Michelin halo system

Michelin’s New Truck Tire Auto Inflator Aims to Save Money and Help the Environment

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Michelin halo system

Here’s a automatic tire inflator that has benefits beyond keeping the right pressure.

Drive along any highway in America, and you’ll see them: the delaminated truck treads that end up on the road surface.

These treads cause accidents, as drivers swerve to avoid them, and they damage the cars that hit them.

In 2006, I was driving home from a Honda dealership in a brand-new Honda Accord V6 EX-L.

Before I could get the Accord home, part of a truck tire tread was thrown into the front of my car at about 60 MPH.

It removed part of the protective film I had paid hundreds of dollars extra for. An inconvenience, but it could have been worse.

Michelin thinks it has a way to reduce this problem, and the plan has added benefits to save truckers money on fuel and also reduce carbon dioxide emissions.

halo aperia michelin 2 image

The problem, according to Michelin and it partner Aperia that developed the machine, is that truck tires are often not at the ideal pressure.

Truck tires, car tires and NFL footballs lose pressure as temperatures drop. In much of the U.S., the temperature can swing fifty degrees in a day, making it impossible to set and keep an ideal pressure in a vehicle’s tires.

Related: Here’s Why Your “Check Tire Pressure” Light Is Coming On in The Cold This Weekend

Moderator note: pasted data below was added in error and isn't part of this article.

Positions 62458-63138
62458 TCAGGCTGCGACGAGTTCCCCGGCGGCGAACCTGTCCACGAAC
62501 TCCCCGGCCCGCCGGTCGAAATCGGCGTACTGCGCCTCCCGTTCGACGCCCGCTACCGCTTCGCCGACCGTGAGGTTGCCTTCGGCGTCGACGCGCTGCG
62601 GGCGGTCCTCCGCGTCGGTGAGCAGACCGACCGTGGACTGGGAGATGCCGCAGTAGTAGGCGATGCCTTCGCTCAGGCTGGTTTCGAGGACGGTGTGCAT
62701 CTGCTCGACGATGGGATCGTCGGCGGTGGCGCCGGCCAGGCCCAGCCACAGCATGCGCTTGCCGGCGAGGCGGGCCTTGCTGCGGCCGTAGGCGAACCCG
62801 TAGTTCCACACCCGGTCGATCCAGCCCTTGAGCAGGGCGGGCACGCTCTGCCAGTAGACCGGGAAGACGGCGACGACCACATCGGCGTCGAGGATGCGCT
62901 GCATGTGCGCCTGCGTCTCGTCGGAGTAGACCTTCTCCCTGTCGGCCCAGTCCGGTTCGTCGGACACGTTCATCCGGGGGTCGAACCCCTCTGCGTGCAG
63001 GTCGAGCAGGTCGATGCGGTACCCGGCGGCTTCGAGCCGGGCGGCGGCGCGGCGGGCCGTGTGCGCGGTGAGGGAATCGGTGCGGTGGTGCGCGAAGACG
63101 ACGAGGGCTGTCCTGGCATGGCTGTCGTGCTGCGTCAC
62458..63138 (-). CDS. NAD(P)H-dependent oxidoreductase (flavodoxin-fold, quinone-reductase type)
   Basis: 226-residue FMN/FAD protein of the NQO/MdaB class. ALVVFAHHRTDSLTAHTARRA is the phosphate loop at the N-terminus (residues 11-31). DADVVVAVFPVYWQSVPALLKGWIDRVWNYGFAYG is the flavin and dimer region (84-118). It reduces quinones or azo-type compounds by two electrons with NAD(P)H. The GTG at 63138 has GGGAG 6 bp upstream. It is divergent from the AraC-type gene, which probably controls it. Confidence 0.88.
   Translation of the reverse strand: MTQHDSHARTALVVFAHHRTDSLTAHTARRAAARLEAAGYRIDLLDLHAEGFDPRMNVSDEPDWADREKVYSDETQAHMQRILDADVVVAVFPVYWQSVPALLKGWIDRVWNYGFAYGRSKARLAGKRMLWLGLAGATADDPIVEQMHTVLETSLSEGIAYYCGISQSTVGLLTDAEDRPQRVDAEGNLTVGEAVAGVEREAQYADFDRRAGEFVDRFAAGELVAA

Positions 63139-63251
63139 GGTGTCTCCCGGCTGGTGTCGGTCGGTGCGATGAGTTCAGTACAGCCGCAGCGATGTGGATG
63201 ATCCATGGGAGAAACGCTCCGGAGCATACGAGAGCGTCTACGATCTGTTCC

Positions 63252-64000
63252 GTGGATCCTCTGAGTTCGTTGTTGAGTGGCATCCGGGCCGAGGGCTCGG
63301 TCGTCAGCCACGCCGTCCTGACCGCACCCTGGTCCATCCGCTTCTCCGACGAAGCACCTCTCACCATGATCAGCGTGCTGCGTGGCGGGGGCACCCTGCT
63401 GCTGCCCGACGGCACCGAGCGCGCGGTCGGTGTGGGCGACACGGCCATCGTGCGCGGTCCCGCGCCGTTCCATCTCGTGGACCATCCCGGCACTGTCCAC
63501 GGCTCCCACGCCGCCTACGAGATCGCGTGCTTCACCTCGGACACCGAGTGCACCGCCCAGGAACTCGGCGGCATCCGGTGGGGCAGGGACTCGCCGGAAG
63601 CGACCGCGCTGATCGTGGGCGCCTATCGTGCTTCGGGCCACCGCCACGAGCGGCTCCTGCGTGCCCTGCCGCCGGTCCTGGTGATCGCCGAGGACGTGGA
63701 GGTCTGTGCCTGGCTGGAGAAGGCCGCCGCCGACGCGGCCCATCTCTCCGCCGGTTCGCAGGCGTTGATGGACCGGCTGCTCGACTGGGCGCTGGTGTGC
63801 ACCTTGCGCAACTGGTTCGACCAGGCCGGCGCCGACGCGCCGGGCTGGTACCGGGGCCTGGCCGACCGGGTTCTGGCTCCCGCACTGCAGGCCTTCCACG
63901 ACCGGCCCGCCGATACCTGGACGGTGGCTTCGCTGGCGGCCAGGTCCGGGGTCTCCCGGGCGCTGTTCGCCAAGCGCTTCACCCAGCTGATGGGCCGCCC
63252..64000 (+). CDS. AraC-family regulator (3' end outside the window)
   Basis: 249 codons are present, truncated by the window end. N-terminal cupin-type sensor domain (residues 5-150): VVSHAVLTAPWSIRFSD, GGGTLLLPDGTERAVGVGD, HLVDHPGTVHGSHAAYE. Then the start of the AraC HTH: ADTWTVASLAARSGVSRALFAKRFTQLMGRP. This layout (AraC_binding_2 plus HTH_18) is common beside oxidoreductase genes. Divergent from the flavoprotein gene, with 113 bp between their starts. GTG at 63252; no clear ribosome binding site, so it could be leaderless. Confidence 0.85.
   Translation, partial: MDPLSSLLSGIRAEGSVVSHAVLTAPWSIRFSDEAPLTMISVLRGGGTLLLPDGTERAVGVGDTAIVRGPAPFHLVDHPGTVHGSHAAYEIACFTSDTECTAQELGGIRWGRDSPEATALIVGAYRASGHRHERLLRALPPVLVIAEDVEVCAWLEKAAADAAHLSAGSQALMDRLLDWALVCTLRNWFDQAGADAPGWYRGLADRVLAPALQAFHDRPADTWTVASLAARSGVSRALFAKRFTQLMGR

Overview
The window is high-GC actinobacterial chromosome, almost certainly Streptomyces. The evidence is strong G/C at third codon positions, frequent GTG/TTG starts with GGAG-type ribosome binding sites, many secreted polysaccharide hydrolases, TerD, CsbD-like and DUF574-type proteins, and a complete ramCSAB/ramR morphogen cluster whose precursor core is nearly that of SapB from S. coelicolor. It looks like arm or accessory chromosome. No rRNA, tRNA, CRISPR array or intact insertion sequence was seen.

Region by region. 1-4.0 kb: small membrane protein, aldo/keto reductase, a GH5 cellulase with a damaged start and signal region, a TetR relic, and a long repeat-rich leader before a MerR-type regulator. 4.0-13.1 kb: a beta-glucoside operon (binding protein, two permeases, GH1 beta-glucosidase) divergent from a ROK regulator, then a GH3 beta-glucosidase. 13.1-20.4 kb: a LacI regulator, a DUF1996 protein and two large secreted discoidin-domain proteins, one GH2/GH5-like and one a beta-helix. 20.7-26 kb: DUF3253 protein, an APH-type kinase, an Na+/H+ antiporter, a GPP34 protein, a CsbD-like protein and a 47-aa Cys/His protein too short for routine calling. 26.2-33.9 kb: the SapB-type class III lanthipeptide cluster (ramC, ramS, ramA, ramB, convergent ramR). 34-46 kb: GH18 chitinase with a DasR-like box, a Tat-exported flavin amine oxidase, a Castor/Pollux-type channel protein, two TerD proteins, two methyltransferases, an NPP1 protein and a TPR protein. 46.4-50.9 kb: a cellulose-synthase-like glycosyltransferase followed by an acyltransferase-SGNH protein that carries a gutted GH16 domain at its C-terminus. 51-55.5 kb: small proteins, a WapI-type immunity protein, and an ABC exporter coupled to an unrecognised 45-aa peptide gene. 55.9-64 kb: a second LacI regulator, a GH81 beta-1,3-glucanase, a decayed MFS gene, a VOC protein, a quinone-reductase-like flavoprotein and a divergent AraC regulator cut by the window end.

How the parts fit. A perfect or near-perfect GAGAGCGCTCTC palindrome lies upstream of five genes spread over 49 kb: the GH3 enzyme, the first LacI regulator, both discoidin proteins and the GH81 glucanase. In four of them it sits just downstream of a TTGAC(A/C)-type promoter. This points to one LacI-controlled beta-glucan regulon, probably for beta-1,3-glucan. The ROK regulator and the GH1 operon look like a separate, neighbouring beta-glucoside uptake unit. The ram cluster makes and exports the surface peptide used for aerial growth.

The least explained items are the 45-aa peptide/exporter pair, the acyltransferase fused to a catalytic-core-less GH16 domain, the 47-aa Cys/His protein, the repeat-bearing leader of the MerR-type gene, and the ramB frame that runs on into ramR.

The Aperia Halo, co-marketed by Michelin as “Auto Inflate”, can add pressure or relieve pressure in a truck tire. It installs in ten minutes on almost all trucks, is maintenance-free, and is self-powered.

An internal mechanism provides the power it needs from the rotation of the tire.

In addition to reducing tread delamination, the system also saves fuel, which reduces CO2 emissions.

Trucking companies and manufacturers may even get a credit from the EPA which regulates fuel efficiency in truck fleets just like it does in passenger cars.

apteria tire inflator benefits.

The system may also reduce the number of road-repair calls by trucks.

Adam Murphy, vice president of marketing for Michelin Americas Truck Tires, commented on the system’s financial case. He said, “Michelin Auto Inflate, using Aperia’s Halo device, provides an immediate payback for one of fleets’ biggest assets by eliminating complexity and automatically managing air pressure in the tires that keep their trucks rolling.”

To ensure that trucking fleets get the $2,400 savings per year that Michelin and Aperia say the Halo Auto Inflator provides, the company plans to lease Auto Inflate to truck and fleet owners.

John Goreham

John Goreham